Lawrence Township Stakeholder Academy highlights the challenges, triumphs of public education

by | Dec 1, 2023

I spent 2023 reconnecting with Lawrence Township schools and came away impressed and hopeful.

As with any large, complex organization, opinions will vary. But it was helpful to get a close-up look at the system and how it’s adapting to the changing needs of students, families, and society.

Things have changed in Lawrence Township Schools

Our two daughters went to Indian Creek Elementary, the former Craig Middle School, and Lawrence North High School after we moved to the township in the early 90s—specifically because of the schools.

My wife Martha and I volunteered in the schools but lost touch after our children went off to college and careers. I offered to volunteer again this year, but teachers and substitutes are in short supply nationwide, and a district official said, “You would be everyone’s best friend if you would become a substitute.”

I have an Indiana teaching license, nine years as a Ball State professor and student media adviser, and the experience of my previous volunteer work. So, to learn how our public schools are doing today, I taught as a substitute, served as a Cat Parents volunteer at LN football games, and joined the district’s Stakeholder Academy, a group that meets monthly with the superintendent and top officials for briefings on finances, academics, and the district’s challenges and achievements.

By the Numbers – Metropolitan School District of Lawrence Township

The ninth-largest district in Indiana touts its high graduation rate—95 percent in 2023, compared with 86 percent statewide. The district says 87 percent of its graduates are employed or enrolled in Indiana, compared with 85 percent statewide. Sixty-seven percent of high school seniors in the district have passed advanced placement or college-level courses, compared with 60 percent statewide.

  • Students – 16,000
  • Employees – 2,300
  • Buildings – 23
  • School buses – 225
  • Budget – $250 million
  • Public funding per student – $7,200
Lawrence Township Schools Superintendent, Dr. Shawn Smith, visits the 2019 North Shadeland Alliance Fall Festival.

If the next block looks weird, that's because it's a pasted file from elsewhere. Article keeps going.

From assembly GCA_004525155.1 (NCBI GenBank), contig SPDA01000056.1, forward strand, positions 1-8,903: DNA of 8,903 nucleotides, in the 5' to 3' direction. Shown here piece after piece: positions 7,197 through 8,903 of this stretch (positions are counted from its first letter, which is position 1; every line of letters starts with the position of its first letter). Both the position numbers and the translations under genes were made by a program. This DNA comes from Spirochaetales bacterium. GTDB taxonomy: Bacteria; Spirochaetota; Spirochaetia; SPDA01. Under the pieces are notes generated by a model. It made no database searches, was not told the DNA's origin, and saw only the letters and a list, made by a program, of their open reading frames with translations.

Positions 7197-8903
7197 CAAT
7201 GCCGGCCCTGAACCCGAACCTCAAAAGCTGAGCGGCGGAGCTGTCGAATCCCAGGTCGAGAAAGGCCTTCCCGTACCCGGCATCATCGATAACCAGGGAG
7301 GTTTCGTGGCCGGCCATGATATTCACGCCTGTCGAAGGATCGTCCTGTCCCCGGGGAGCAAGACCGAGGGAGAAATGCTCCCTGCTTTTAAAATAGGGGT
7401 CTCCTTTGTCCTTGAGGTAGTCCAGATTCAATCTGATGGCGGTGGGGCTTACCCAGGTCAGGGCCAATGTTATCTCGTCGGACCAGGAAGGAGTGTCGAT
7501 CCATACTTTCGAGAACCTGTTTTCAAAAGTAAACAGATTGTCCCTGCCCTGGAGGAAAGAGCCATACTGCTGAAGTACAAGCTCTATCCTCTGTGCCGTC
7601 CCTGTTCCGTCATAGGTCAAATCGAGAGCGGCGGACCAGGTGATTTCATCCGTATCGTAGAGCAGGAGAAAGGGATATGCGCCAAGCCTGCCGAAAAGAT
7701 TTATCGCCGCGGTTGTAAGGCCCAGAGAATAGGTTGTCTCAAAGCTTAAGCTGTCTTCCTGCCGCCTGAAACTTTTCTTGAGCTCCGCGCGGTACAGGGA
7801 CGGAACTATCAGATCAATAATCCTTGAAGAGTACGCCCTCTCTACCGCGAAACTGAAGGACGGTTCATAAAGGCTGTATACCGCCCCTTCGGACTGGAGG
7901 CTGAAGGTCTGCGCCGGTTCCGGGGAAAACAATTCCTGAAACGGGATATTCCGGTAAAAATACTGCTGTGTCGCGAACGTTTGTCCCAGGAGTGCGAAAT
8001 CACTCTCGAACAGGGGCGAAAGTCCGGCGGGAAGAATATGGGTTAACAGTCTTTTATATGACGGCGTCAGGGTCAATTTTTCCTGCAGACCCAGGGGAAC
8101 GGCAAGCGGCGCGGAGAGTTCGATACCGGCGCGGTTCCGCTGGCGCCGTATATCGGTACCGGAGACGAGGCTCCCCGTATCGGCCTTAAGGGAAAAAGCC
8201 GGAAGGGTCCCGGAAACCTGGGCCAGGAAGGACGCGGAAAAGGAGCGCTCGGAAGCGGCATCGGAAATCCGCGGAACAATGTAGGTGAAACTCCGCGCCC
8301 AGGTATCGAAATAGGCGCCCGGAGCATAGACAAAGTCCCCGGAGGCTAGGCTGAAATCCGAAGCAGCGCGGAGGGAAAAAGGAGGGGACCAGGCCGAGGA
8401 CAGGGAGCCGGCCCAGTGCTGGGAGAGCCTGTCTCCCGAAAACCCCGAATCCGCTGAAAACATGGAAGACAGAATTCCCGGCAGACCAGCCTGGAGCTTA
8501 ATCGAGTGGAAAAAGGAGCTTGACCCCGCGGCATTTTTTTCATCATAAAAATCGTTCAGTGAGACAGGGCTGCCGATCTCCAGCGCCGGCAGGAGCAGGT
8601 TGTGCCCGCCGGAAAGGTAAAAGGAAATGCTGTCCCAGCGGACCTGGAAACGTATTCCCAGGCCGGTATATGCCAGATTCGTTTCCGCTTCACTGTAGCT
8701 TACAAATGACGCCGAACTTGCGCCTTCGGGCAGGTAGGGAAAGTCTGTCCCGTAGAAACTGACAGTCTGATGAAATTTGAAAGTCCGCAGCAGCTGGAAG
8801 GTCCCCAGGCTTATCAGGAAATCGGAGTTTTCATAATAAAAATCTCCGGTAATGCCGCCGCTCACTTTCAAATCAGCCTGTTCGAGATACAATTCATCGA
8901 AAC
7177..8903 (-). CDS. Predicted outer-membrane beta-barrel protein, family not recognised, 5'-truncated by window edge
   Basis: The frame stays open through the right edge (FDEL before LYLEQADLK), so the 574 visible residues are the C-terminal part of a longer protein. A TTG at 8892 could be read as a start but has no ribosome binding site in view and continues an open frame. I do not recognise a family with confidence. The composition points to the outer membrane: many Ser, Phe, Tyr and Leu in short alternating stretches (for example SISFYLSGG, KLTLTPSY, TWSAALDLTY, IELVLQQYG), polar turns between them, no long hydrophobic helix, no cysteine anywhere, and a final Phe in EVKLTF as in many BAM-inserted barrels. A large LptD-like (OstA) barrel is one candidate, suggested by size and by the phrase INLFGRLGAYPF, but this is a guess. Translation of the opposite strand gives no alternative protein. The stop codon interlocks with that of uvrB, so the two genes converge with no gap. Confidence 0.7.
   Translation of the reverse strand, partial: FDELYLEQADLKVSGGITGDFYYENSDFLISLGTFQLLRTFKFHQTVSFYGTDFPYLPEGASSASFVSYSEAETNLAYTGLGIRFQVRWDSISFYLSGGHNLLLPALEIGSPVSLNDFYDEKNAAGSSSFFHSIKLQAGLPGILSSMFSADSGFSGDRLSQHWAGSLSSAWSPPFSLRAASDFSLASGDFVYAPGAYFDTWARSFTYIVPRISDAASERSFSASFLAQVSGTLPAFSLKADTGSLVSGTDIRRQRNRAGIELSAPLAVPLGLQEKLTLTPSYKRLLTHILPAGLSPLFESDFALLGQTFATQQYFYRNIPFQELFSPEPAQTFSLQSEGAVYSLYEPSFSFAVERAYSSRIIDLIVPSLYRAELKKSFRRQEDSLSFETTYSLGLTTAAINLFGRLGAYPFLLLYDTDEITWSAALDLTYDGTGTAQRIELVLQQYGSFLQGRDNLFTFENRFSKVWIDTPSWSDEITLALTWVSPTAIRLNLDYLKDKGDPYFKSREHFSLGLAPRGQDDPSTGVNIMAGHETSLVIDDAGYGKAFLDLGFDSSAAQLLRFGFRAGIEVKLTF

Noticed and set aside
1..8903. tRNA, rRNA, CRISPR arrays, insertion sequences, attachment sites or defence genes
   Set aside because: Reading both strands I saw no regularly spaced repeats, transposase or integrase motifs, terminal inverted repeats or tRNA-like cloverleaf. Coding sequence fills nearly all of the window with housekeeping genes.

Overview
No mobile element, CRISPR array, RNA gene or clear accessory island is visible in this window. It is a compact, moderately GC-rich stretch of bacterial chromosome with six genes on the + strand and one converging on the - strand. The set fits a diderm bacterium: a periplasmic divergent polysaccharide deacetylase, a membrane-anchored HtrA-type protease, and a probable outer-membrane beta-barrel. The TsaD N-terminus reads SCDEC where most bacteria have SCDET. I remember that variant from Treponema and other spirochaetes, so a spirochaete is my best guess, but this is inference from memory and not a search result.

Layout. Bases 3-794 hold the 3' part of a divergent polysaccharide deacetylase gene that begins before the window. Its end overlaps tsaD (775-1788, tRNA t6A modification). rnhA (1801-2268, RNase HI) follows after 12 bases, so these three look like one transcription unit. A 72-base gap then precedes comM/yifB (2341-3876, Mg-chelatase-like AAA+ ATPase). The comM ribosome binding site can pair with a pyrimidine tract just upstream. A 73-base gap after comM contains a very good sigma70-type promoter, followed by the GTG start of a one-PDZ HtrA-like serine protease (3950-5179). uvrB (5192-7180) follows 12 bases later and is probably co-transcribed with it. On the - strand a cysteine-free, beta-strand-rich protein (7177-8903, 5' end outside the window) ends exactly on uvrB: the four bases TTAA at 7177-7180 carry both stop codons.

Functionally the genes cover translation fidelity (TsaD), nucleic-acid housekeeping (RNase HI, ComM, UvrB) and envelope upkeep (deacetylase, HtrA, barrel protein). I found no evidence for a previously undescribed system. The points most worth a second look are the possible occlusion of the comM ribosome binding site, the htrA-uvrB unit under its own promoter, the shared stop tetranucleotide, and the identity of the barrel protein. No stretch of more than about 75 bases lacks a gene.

Strong support builds strong schools

“In order to have a strong school corporation, you have to have a strong community—and this is a strong community,” Dr. Shawn Smith, superintendent of Lawrence Township schools, told the Stakeholder Academy class on our first night.

Sharing an up-close look at the public schools helps build support, he said.

“If anyone wants to learn about the school corporation, we’re going to bring them in so they can understand the ins and outs of their local school district,” Smith said.

In Indiana, public funding follows the student, so enrollment is critical. A district that is growing and adding students will have more resources—and will lose funding if students leave the district or switch to alternatives such as charter schools.

The district takes pride in its Early Learning Centers on the elementary school campuses of Amy Beverland, Brook Park, Mary Castle and Winding Ridge. The centers feed the district’s 11 elementary schools, and all four are accredited by NAEYC, the National Association for the Education of Young Children.

The McKenzie Center for Innovation & Technology offers 15 national certifications, and over half of the district’s high school students have at least one class there.

A non-partisan, elected, five-member school board serves as trustees to oversee the district and approves budgets and contracts, including a new contract with teachers in November. Average teacher base pay was increased by a minimum of 5.62 percent, and pay for new teachers—considered vital for recruiting–was increased to $50,000.